Analysis & Opinions - Belfer Center for Science and International Affairs

Impacts of U.S. Troop Withdrawal from Syria

Following President Trump’s decision to withdraw troops from northern Syria, Belfer Center experts discussed the impact on America, its allies and adversaries, and the region.

Nicholas Burns, Roy and Barbara Goodman Family Professor of the Practice of Diplomacy and International Relations: “President Trump’s disastrous decision to retreat from the U.S. position in Syria will diminish America's credibility with allies and friends around the world. Trump has already earned a global reputation for unreliability. He is viewed as a leader without core convictions with no lasting allegiances to our allies and partners such as the Syrian Kurds. Trump’s folly will lead to renewed fighting in northern Syria and will expose the Syrian Kurd population to direct attacks by the Turkish armed forces. Who will gain from Trump’s decision? Russia, Iran, Hezbollah, the Assad government and a Turkish President who has proven himself to be America’s most difficult NATO ally. Trump overruled the State and Defense Departments and experts throughout our country in reversing a successful American policy of many years. This is one more example that he is unfit to lead.”

Ash Carter, Director, Belfer Center for Science and International Affairs: “Recall that in 2015 ISIS used its so-called capital in Raqqa to plot and inspire shootings, bombings, decapitations, and running over people in the streets in America and Europe. I was Secretary of Defense, and with the Chairman of the Joint Chiefs and the CENTCOM Commander, we devised the American-led campaign to destroy ISIS’s state and take Raqqa. The campaign used Syrian Kurdish infantry supercharged with American and coalition firepower, intelligence, advising, and logistics. U.S. losses were far less than if we had used a large, American ground force. By the time President Trump took office, victory was assured and he permitted the campaign’s final stages to proceed to victory. Now victory is inexplicably surrendered. ISIS will return to threaten our people. Only next time we will have to destroy the enemy on our own.”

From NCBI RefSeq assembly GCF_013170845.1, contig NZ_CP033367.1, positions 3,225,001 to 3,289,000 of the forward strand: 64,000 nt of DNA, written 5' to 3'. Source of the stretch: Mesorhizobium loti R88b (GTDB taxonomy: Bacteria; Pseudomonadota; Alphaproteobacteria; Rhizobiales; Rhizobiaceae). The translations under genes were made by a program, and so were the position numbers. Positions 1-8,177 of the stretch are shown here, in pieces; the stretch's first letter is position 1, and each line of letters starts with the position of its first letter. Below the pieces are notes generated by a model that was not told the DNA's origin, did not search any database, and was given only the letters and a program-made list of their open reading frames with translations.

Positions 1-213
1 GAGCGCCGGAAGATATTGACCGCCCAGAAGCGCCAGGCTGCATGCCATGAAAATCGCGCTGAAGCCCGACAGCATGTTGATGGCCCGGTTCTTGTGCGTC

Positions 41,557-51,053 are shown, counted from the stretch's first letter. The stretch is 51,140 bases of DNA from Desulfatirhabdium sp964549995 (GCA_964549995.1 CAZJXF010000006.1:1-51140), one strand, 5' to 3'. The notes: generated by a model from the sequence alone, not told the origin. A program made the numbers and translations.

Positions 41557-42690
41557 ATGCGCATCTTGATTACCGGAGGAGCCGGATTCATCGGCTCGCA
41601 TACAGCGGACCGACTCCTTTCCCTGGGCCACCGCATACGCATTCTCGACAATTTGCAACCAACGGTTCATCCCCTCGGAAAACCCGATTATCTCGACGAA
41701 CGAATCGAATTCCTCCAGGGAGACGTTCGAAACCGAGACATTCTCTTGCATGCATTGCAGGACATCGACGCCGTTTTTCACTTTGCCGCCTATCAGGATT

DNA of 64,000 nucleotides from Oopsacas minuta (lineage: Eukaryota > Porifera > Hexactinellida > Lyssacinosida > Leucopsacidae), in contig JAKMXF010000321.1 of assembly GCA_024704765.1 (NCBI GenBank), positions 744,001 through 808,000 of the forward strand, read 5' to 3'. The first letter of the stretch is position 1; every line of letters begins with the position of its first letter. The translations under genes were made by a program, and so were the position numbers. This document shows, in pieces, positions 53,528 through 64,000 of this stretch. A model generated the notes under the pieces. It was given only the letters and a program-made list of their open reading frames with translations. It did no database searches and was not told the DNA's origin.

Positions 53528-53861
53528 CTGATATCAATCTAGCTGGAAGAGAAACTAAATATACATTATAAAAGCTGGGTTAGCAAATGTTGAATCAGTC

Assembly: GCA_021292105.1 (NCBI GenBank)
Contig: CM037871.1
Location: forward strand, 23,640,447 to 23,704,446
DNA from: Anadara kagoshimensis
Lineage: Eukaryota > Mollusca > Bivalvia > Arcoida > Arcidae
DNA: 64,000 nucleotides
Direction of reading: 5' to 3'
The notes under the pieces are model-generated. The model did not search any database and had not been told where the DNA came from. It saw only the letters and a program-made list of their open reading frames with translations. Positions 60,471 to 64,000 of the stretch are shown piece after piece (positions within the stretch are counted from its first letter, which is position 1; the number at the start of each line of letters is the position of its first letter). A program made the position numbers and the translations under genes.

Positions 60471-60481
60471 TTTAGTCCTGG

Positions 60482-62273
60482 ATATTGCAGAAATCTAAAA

John Holland-McCowanResearch Fellow, International Security Program: “A U.S. withdrawal from Syria risks irreparably undermining the Syrian Democratic Forces (SDF) - the U.S-led coalition’s principal ally against ISIS. Even a limited withdrawal of coalition forces from key positions in Northeastern Syria provides strategic openings that both Ankara and Damascus can dangerously exploit to further destabilize the region. ISIS’s potent underground insurgency will take advantage of the ensuing power vacuum to gain renewed strength. Finally, a U.S. withdrawal forfeits most of the leverage the U.S. and our allies have in the Syrian civil war as it enters a crucial, uncertain period.”